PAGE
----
For the last few weeks, I’ve been trying to find one figure from Iron Man 2 Series III. I wasn’t having much luck. I kept finding the others, but the modern armor is odd and the Centurions haven’t been painted well. Finally, I lucked out while on a trip to Oklahoma this week and the Iron Monger came home with me.
Up until now, I’ve been reviewing the Iron Man 2 figures, at least the comic ones, in groups. But Series 3 has left me a little cold. The first problem is that I’m still having trouble finding it. The local Walmarts seem content with the piles of wave one and two figures. When I have found it, it’s usually picked through and the remaining figures don’t have the best paint work (I hope to find a good Silver Centurion Iron Man someday). The sculpts on the Modern and Arctic Armors (they’re mostly the same) seem off to me. I really wanted the Iron Monger, but he was always gone. I hit the mother lode on Sunday and got to choose from no less than a half-dozen Iron Monger’s (and still no good Centurion’s…). Finally, the blue giant was mine.
The Iron Monger reuses a lot of the Hulkbuster figure from wave two, but he wears it better. He features some add-on pieces like the power unit on his chest, a collar, and the shin and forearm guards as well as all-new feet, hands and head sculpts. The biceps have been modified a bit to accommodate the tubing from his forearm guards. I like all these added details, but I think the head is what really sells Monger as a better figure than Hulkbuster. The HB armor is distinguished by its recessed helmet – it looks right, but it made the figure seem smaller. Monger has a normal, full helmet and it flows better with the height and bulk of the armor even though he is its second use.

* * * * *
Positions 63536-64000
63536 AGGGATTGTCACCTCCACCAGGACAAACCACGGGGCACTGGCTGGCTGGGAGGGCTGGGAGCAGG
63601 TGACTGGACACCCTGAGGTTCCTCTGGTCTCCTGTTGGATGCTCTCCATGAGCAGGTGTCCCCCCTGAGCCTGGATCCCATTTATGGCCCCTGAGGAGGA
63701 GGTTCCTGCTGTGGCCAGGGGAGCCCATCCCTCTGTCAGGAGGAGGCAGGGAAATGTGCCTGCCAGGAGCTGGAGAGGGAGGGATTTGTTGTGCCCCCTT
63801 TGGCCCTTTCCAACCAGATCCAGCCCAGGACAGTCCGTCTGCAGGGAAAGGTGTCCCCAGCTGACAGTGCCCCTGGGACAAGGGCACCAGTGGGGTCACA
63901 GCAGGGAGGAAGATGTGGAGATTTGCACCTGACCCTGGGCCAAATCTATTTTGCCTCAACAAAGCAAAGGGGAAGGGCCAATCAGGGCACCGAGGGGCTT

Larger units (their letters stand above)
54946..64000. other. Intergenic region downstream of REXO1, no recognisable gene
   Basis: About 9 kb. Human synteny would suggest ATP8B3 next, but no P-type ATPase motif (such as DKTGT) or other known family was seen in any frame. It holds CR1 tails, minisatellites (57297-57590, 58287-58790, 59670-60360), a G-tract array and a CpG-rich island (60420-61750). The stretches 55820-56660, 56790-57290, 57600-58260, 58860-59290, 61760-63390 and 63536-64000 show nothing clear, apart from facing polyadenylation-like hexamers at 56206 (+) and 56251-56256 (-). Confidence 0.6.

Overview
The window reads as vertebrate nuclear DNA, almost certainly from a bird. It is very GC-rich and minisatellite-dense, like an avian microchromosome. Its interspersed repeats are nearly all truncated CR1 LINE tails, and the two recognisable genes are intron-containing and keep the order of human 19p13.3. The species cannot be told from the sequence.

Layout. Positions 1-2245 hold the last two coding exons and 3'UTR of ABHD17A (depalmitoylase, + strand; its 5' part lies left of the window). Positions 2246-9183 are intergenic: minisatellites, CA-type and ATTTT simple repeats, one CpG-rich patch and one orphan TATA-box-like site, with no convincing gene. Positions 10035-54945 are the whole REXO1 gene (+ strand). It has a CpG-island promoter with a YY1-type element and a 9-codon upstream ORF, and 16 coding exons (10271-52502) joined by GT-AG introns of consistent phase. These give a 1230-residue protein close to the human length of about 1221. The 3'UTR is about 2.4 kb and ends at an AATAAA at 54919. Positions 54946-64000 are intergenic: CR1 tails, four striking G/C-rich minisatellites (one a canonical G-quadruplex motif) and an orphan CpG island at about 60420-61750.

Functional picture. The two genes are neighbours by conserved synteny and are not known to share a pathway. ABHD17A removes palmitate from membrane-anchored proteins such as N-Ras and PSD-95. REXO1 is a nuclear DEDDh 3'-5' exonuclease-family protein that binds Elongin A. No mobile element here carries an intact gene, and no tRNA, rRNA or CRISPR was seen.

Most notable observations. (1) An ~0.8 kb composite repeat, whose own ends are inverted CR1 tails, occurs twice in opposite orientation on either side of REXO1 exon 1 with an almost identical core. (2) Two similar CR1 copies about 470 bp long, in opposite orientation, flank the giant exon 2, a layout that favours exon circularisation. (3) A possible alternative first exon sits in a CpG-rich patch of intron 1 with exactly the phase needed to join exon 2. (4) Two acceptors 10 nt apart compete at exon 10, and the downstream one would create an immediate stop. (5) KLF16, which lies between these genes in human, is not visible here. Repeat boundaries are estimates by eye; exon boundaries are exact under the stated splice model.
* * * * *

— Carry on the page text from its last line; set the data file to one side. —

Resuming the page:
Of course, there is one drawback to his being a Hulkbuster reuse is that it’s not terribly comic accurate. This is going to bother each of us in our own way. For what it’s worth, I think Hasbro did a good job of replicating the armor with the add-on pieces. In most cases, the inaccuracy is too much detail in places where there should be little to none. I can definitely live with that.
Like the Hulkbuster, Iron Monger features ball joints in the shoulders, elbows, hips, and ankles; swivels at the head, wrists, and thighs; double hinged knees, and the chest pivot. He also has a hinge with a little bit of give in the shoulder pads. The bulk (and added bulk of the add-on pieces) limits the articulation somewhat, but I was able to get some good poses of the Monger.
Monger is cast in this great metallic blue. Even if I wasn’t buying this line, I might have picked him up just because of how sharp he looks. Since I am buying this line, I’ve got lots of red, gold, greens, and silvers to put him with and he really pops next to them. He’s got a black wash to help bring out definition as well as the paints app for his power unit and his face.
The black wash and face paint apps can make for some funny changes to the figure, by the way. When we get to pick paint jobs, a rarity these days, Sil likes to jump in for me and find the best one. While she was sorting through the Mongers, she thought it was funny that some looked sad and others angry. It was all due to how much the wash accumulated around the mouth and eyes and changed their overall shape. I opted for an angry one, though the appeal of a blue, blue guy was very strong.
Overall, this may be the only Comic Series III figure that I end up with and I don’t mind one bit. I love his color scheme and his overall look. He’s still hanging out with me at my desk instead of joining his buddies on the shelf. I’m a little worried about the softer plastic tubes splitting off from the arms with too much play, but I’m being careful with them. The rest of the figure is pretty rugged though. He’s thick, heavy, and feels well worth the $8 I paid for him. Looking at the upcoming Iron Man release schedule, all I have to say to Hasbro is “more like this, please.”